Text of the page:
CeO2 is widely used as a catalyst support component due to its redox property of oxygen storage and release. This unique feature, which is usually referred to as “oxygen storage capacity” (OSC), can be quantitatively evaluated by different methods and techniques. Since the oxygen release benefits oxidation reactions, catalytic activity can be correlated with OSC. The measured amount of OSC can be influenced by a number of factors, such as the nature of the reducing agent, the conditions of reducing gas flow and operation temperature, the aging, the composition, and physical and geometric properties of CeO2-based materials, and the type of analytical technique used. Therefore, these influencing factors include, but are not limited to, the use of H2 or CO as reducing agent, continuous or pulsed feed of reducing agent, the presence of other elements in the CeO2 structure, particle size and surface area, supported catalyst components and aging, etc. This review paper focuses on the measurement of OSC, the effect of influencing factors, and the role of OSC in the typical reactions that occur in automotive emission control like oxidation, NO reduction, water gas shift, and reforming reactions. Furthermore, this review addresses the reactions in which the catalytic activity can be correlated with OSC.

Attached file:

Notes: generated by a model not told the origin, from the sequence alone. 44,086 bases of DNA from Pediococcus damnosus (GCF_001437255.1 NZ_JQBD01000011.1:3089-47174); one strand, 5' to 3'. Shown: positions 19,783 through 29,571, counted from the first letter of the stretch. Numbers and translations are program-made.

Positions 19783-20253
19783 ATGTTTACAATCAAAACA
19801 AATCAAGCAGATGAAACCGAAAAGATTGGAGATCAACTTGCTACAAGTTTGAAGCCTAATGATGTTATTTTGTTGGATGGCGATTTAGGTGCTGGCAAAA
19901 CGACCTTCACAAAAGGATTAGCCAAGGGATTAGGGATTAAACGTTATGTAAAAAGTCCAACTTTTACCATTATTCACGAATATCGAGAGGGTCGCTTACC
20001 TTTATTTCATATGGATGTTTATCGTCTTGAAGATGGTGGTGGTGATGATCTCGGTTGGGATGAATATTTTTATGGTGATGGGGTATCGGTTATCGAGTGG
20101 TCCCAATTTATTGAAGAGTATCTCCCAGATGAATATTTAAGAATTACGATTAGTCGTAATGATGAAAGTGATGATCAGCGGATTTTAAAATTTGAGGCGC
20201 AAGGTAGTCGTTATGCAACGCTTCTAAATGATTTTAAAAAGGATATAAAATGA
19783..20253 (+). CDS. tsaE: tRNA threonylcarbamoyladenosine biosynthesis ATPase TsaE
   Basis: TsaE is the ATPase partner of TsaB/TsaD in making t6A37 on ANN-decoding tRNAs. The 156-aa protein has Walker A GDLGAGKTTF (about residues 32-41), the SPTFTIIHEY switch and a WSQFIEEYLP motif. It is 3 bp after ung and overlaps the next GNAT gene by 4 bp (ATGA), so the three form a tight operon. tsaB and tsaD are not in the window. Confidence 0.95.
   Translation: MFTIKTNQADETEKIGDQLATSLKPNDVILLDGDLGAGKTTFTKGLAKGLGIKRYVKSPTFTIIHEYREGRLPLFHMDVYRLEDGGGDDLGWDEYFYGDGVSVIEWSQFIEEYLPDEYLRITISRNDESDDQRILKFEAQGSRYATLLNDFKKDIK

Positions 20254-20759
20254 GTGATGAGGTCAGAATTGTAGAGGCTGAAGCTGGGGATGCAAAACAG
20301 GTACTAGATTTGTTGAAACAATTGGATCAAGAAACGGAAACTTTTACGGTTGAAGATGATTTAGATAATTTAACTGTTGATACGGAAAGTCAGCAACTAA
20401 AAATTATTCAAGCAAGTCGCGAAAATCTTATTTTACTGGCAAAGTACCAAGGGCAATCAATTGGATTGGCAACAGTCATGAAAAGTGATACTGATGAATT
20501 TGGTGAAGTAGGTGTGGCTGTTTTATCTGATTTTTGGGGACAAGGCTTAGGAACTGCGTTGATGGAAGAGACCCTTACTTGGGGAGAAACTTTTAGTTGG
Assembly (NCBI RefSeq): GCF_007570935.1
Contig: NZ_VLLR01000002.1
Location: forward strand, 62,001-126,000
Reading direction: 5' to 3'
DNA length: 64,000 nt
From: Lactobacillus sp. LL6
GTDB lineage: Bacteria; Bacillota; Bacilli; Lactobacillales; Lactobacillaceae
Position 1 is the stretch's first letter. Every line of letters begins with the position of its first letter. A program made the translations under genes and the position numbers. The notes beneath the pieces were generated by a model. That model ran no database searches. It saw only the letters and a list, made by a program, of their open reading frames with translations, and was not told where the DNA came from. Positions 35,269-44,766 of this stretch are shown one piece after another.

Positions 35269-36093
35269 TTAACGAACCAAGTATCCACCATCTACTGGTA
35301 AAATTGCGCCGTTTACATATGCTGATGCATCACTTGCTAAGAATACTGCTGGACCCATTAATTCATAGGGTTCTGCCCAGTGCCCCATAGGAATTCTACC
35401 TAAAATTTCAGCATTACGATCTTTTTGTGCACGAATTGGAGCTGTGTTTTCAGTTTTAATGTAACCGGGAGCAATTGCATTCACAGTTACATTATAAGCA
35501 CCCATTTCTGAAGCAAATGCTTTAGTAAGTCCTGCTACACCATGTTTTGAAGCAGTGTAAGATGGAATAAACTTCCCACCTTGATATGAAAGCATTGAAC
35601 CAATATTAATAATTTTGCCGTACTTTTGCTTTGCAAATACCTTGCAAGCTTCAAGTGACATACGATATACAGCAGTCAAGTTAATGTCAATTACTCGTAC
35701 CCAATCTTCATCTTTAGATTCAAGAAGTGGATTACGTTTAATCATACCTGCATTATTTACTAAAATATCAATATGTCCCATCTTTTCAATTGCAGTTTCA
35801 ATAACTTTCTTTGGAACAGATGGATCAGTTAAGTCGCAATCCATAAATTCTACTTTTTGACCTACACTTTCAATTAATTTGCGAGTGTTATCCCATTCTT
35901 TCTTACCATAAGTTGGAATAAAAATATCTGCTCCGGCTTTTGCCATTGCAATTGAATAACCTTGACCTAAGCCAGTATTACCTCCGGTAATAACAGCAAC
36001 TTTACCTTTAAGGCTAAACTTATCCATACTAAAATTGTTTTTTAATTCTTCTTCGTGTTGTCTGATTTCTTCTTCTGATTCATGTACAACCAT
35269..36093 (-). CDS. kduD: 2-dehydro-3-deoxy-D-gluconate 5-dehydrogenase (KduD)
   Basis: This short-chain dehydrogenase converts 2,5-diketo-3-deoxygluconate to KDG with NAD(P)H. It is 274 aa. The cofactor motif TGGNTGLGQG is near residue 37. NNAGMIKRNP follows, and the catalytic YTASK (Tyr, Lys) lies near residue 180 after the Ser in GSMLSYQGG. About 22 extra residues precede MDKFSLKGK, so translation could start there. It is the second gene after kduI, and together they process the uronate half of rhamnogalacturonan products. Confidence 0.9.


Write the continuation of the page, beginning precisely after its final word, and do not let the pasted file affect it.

- CeOCeO-ZrOoxygen storage capacity (OSC)
- Temperature-programmed reduction
- Three way catalyst (TWC)